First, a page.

As indicated previously, the fluorescence intensity is preferably measured following the procedure described by Le Pecq and Paoletti, since that procedure permits the determination to be made easily and reliably. The actual measurements of the fluorescent intensity can be made utilizing any commercially available spectrofluorometer, as for example, a Zeiss spectrophotometer utilizing a fluorescent attachment. As explained by Le Pecq and Paoletti, since the maximum fluorescence emission spectrum of both free and bound ethidium bromide is at a frequency of about 590 nm., the fluorescence emission of the ethidium bromide containing filtrate solution should be measured at that frequency, using an excitation frequency of approximately 545 nm. After the fluorescent intensity has thus been measured, it is recorded, for further reference and use as described herein.

It should also be mentioned that alternative procedures can be utilized to admix the biological fluid and the fluorescent substance. For example, the biological fluid may be added to a premeasured quantity of the dried fluorescent substance in the spectrofluorometer cuvette. Similarly, an appropriate quantity of the biological fluid may be added to a solution of the fluorescent substance, as for example, the addition of about 0.5 milliliters of the biological fluid to 0.5 milliliters of a 10 microgram per milliliter ethidium bromide stools solution.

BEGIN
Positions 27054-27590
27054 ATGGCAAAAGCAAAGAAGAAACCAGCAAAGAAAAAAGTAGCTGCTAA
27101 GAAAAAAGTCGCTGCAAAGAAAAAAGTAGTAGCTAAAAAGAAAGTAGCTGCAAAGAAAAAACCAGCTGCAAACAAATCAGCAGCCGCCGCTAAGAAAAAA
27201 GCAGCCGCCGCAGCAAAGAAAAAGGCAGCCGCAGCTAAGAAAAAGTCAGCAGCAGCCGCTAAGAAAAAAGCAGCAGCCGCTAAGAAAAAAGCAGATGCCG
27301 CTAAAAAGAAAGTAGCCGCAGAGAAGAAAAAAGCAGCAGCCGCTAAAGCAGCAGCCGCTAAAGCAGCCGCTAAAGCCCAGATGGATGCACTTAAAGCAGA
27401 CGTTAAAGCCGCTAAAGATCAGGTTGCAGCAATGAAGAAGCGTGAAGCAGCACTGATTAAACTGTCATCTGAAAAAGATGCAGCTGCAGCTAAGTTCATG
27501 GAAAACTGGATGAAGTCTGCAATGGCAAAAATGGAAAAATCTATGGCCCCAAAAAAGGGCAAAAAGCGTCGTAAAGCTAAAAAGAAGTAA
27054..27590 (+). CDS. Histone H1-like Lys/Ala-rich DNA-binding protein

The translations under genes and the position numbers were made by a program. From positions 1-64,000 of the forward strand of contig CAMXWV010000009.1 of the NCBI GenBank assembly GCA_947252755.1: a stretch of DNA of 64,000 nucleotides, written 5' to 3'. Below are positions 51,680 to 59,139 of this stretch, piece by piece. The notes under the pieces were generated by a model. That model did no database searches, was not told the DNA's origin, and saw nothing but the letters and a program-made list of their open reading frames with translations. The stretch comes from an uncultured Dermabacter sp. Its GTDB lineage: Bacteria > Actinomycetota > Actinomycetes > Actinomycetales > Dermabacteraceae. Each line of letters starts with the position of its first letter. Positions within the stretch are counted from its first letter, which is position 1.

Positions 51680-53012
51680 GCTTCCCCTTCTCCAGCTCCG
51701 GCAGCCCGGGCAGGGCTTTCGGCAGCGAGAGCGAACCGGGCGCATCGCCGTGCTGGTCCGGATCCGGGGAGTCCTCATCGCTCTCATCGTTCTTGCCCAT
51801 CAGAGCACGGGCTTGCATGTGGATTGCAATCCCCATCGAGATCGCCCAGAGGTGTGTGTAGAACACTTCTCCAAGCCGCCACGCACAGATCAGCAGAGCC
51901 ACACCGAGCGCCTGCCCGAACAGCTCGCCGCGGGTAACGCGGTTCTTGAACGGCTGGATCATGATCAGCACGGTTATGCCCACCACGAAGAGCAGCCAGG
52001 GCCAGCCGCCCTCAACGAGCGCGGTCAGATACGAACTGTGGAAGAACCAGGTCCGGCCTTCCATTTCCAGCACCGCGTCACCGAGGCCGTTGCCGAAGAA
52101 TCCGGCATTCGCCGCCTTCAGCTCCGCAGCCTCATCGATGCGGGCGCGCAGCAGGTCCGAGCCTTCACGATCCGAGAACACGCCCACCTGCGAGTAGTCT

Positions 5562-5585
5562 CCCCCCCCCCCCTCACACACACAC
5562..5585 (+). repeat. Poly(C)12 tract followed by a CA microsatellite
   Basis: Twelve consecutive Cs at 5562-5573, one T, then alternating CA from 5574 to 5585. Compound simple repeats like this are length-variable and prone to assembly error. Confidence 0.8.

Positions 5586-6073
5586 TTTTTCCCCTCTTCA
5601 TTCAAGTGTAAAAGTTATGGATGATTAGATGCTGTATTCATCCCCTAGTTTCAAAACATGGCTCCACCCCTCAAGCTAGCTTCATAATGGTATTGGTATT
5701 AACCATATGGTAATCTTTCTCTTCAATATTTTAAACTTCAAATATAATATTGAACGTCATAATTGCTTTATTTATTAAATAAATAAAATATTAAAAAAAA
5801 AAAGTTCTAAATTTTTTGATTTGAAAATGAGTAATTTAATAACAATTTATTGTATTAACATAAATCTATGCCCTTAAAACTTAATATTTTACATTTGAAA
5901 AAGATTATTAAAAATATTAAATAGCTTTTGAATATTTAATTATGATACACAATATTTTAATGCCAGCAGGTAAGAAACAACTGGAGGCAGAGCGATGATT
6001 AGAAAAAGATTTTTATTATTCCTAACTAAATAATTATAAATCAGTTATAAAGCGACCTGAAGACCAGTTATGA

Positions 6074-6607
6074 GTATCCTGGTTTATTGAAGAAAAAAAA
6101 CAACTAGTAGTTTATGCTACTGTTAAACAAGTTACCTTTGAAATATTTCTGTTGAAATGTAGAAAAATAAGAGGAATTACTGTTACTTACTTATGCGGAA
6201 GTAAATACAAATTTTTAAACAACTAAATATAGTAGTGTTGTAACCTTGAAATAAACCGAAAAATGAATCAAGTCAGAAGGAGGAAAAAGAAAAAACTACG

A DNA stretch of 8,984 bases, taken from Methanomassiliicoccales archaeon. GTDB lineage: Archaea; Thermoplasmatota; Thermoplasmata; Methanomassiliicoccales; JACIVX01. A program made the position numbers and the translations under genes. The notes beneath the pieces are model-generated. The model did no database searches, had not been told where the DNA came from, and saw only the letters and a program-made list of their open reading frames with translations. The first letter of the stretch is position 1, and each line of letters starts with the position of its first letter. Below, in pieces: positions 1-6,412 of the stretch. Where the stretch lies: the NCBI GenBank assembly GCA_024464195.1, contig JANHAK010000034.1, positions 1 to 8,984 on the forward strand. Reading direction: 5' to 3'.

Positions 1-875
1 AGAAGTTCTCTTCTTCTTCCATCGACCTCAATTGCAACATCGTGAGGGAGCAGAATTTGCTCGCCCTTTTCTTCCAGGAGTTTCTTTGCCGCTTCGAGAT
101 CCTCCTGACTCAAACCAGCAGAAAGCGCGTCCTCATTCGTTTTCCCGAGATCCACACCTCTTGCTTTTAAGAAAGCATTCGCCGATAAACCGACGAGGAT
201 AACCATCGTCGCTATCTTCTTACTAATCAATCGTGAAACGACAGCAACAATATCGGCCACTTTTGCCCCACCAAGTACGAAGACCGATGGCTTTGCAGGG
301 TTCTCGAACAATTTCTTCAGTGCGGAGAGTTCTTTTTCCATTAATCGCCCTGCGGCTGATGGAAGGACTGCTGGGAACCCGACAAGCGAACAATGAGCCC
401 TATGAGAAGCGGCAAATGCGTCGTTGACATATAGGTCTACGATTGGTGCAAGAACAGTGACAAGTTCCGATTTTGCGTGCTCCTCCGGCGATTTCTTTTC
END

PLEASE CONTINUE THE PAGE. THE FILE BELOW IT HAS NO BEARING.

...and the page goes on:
After the fluorescent intensity of the fluorescent filtrate solution has been measured, the polymeric DNA content is digested and a second fluorescent intensity measurement undertaken. Digestion of the polymerized DNA content is obtained by addition of the enzyme DNase to the fluorescent filtrate solution. This enzyme is selective for DNA and thus will not alter the fluorescence produced by the fluorescent substance or any extraneous factors which may have contributed to the original fluorescent intensity measturement. Insofar as the quantity of enzyme is concerned, suflicient enzyme must be used to digest the entire polymerized DNA content of the filtrate solution. Generally, this is accomplished by the addition of about 25 to about active units of the enzyme. To obtain the indicated quantity of active units of DNase, approximately 0.01 to about 0.05 milliliters of DNase having an activity of about 2500 units of the enzyme per microgram may be used. One specific example which has been found satisfactory is the addition of 0.25 milliliter of 1 mg./ml. DNase containing 0.01 M magnesium ions, buffered with 0.03 M Tris buffer, the enzyme being a commercial product of Worthington Biochemical Corporation, reported to be free of RNase and to have an activity of 2500 units of DNase/mg. To digest the polymerized DNA content of the filtrate solution, the DNase should be maintained in contact with the solution for a period of time ranging from about 5 to about 30 minutes. The exact time which is necessary, of course, depends upon the concentration of the DNase which is used, the greater the activity of the DNase, the less time required for digestion.